We are artists, we humans. Even those of us who are poor artists – by which I mean me – still long to express ourselves artistically. Every hymn, every stained glass window, every prayer in the Book of Common Prayer is the result of someone giving artistic expression to their faith. But the desire to worship artistically goes beyond what someone has done in the past. We participate in the present. When I raise my hands in worship it’s a spontaneous response to what I’m feeling in that moment, but it’s also, really, a way of embodying my worship. Less spontaneously, but just as meaningful to me, I lift my hands at the end of the service as the pastor gives the blessing. It’s an embodied way of expressing my openness (and need) to receive a blessing.
Now, I can choose to try to make all of my worship spontaneous – every piece of it some completely new creation. I can make up my own song, say my own prayer, dance my own dance. It won’t be pretty, but I can do it. But in my experience there’s often great power in participating in what someone else has created. For me, liturgy is being a participant in the art of worship – both offered up to God, and shaping us as we experience it. It’s not the whole of my spiritual life (I do pray “my own” prayers, of course) but it’s a meaningful component of it.
Here I Raise My Ebenezer
Much liturgy is intended to remind us of God’s faithfulness, and our place in His Story. The Lord’s Supper may be more than a reminder (I think it is), but it’s certainly not less! The same can be said for lighting Advent candles and reading scriptures that remind us of the deliverance God brought to Israel, of His fulfilled promises to Zechariah and Mary, of all the blessings the Messiah would bring. We hang purple to remind us that Jesus is King. We hang white to remind us that He is risen and victorious. We hang a cross in our sanctuaries to remind us of His sacrifice. It’s all ritual, it’s all tradition, and it’s all constantly reminding us of what God has done.
There’s a story in I Samuel 7 about the Israelites defeating the Philistines in battle. After the victory Samuel “took a stone and set it up between Mizpah and Shen. He named it Ebenezer, saying, ‘Thus far has God helped us.’” We raise Ebenezers in various ways in our lives, don’t we? On our microwave there is an unopened can of Alice Love marionberries. The first thing you’d notice if you saw the can is how pretty the label is; a bright pink heart on a bright blue band of color. You might also notice that the can looks a little old. It is. It’s about 10 years old now, I think, and it serves as an Ebenezer for my husband and I. The can came to us as part of a “food pounding” from our church family, when my husband was out of work. So much food came that when we’d loaded it into our car there was no room for our children: someone else had to give them a ride home from church. We had no idea at the time what marionberries were, so we were initially reluctant to open the can. After awhile we had grown attached to it because it had come to represent God’s faithfulness to us, His providence during a difficult time. To hold onto that can and look at it is a reminder is a ritual; one specific to only a few people, of course, but a ritual nonetheless.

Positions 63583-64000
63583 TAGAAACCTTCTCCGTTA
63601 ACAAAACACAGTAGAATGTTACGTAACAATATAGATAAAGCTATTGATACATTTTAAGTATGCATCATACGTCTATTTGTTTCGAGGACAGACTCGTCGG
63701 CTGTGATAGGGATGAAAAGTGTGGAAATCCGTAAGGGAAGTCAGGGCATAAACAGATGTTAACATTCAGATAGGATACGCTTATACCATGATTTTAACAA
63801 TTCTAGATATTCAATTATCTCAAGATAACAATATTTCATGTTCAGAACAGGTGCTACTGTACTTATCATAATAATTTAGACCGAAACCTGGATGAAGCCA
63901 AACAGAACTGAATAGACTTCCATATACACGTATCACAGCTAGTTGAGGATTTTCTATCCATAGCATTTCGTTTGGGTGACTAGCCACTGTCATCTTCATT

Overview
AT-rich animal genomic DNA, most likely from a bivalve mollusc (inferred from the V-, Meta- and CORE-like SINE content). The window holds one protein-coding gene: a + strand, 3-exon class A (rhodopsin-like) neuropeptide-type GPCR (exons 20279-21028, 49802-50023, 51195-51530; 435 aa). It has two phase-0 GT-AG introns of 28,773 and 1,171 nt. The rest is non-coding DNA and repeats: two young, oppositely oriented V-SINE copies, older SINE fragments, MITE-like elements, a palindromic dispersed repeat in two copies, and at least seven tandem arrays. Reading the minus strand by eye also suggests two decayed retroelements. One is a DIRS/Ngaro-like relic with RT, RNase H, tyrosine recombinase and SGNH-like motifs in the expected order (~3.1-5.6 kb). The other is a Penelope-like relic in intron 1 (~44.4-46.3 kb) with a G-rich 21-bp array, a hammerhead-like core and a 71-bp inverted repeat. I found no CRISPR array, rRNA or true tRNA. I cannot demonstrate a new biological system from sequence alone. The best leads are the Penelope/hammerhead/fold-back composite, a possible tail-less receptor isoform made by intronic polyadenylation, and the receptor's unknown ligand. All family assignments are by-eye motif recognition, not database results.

Who Are We, Really?
The rites that we perform help to create our sense of identity. It’s true on the level of family: my family has a sung prayer that we learned from my grandparents. Now, when we we gather with my parents on holidays, my mother leads the singing. Each time I sing that prayer my sense of identity in that specific family is strengthened. The same thing is at work in church. When I participate in Christian tradition I feel a bond between myself and Christians not only around the world, but through time. I remember what my family name really is, and where I belong. There are competing allegiances at work in and around us all the time, telling us that we are first of all Americas, first of all employees, first of all consumers. Those allegiances are promoted through liturgy and tradition, as well: through songs, ceremonies, symbols, holidays, even advertising that creates a shared sense of identity. The liturgy and traditions of the church remind us again and again of who we are “first of all” – citizens of another Kingdom, servants of the King.
A Thousand Small Tethers
This last bit is admittedly a very personal argument for tradition and liturgy. I’ve said this before and I’ll say it again: I’m a doubter by disposition. Faith has never come easily for me. Whether that’s a character flaw or just the way God made me might be up for debate, but I’ve learned to accept it about myself. And I’ve learned to work with it. There are, I believe, many things that can ground us in our faith, and I want to take advantage of every, single one of them. I need the disciplines of prayer and scripture reading and study. I need to be in church every single week. I need open communication with other believers. I need the Lord’s supper. I need symbols and music and poems and stories and pictures and movies and every other means of grace through which God can keep His grip on me. I need to be reminded of what God has done, of where my citizenship lies, of the grand Story in which I find myself. The traditions of the church are among the many strands that the Spirit uses to keep me from drifting away. If that seems like a crutch, like an admission of weakness, well…..I am prone to wander. If a crutch helps me keep walking – and walking in the right direction – until the time when all weakness is removed, is that such a bad thing?
P.S. About Ash Wednesday: I didn’t understand the imposition of the ashes until I went through it. To offer up my face to be touched, especially as someone who is a bit physically stingy, to feel the cross being applied, to hear the words said over me – ME! – that I am dust….I was made vulnerable. I was humbled. And that is the critical need of our souls as we enter a season of humility and repentance. It makes sense to me now.